Normally, it is advisable to go with a better lens even if that means a cheaper body (due to budget constraints), as lenses make much more a difference than most modern DSLRs.
Since you are going for primarily for video, you need to consider audio as well. There is no built-in microphone that is good enough for serious documentary, so you have two choices:
- Buy a camera with a mini-jack so that you can plug in an external microphone.
- Buy an external sound recording device and record sound separately. Merge the sound track from your recording with the video track using video editing software.
The second option is more flexible and also more costly. As usual, you need to spend enough on a sound recording to get something good. Don't both using you cellphone's sound-recording function ;)
There are very few DSLRs which will autofocus while recording video. It is often a concern for people buying cameras for home videos but for anything serious it does not matter.
If you do not go with one of the sound options above, then you will have to worry about the camera recording the sound of autofocus. On the cameras I tried (Nikon D3100 and A55), it will make your sound track annoying to your audience.
Even if you do use external audio, the contrast-detect autofocus system used by the D3100 causes the lens to move back and forth while focusing. This is easy to spot in videos and just does not look right. The Sony Alpha SLT-A55 and its sibling the A33 are the only cameras that use phase-detection during video recording and avoid this particular problem.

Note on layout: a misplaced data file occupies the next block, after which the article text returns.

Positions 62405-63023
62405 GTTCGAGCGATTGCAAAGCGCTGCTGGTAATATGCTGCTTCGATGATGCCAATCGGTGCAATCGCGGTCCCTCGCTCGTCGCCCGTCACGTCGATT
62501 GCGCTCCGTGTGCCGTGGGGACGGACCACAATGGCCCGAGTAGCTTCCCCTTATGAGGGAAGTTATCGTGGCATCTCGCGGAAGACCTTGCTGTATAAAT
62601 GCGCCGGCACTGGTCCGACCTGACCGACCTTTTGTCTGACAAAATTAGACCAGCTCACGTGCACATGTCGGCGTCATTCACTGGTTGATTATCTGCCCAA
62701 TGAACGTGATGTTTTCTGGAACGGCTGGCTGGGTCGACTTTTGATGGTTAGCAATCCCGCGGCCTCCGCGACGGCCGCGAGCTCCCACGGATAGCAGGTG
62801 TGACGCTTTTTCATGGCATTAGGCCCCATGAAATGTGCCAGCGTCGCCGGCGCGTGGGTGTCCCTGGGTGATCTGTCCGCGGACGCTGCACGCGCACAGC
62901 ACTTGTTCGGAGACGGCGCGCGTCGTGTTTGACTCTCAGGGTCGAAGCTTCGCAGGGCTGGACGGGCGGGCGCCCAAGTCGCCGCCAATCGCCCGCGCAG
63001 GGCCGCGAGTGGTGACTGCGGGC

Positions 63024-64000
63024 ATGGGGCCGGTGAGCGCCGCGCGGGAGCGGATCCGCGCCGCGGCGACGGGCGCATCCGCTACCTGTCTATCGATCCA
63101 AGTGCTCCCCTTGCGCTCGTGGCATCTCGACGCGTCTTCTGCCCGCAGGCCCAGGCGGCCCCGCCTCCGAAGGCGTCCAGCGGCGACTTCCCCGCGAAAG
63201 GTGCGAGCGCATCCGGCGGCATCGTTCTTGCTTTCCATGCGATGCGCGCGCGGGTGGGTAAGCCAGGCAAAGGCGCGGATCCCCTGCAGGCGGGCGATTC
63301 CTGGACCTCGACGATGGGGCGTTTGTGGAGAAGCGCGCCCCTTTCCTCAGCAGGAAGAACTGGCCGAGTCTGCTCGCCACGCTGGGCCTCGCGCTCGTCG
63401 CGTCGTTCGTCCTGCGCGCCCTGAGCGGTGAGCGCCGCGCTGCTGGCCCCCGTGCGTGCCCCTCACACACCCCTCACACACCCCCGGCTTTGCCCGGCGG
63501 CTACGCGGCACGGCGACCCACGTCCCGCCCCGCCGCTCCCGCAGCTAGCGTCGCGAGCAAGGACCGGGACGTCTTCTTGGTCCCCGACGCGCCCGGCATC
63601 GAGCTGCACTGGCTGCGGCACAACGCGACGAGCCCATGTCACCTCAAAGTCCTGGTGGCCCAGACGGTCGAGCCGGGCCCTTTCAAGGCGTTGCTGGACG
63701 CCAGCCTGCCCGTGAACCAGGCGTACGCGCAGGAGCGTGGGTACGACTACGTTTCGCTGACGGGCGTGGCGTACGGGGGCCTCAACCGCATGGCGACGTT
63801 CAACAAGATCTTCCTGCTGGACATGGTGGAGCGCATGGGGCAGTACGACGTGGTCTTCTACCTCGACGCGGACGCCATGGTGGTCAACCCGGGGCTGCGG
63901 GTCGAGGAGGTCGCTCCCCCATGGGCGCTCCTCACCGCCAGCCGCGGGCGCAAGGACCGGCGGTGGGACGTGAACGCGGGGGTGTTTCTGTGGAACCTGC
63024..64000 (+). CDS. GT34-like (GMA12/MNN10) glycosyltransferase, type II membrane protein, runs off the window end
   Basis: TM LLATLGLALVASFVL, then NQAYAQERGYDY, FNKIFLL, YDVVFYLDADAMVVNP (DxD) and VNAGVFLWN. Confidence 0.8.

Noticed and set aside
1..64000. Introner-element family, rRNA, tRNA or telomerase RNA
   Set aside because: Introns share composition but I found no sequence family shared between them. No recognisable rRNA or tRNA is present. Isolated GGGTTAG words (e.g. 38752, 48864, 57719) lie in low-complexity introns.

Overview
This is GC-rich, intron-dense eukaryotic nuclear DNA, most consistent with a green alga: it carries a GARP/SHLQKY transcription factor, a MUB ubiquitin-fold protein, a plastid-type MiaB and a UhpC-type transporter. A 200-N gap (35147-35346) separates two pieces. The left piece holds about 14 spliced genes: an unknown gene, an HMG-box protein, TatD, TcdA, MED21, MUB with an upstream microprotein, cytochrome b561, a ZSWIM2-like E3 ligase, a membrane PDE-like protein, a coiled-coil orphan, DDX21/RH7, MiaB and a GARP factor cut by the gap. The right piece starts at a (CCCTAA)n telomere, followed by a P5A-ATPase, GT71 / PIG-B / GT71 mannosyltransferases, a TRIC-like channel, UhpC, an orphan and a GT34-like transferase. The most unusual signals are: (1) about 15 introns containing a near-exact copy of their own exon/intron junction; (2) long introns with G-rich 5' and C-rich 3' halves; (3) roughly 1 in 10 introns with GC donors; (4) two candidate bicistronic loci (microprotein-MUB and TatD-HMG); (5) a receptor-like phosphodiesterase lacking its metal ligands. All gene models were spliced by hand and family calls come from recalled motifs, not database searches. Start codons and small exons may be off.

If possible for the subjects you are documenting, you should use Manual Focus while filming. This will let you decide precisely on what to focus, when to change focus and how slowly to do it. It will take lots of practice to get right, so try it on squirrels or whatever animal you have roaming around where you live.
If you are filming things that move a lot or live-events (in which case retakes are not possible), then you may decide to rely on autofocus. You will occasionally end up with shots that are partially out of focus since sometimes the camera simply goes after the wrong thing. You can edit such parts out and move any relevant audio.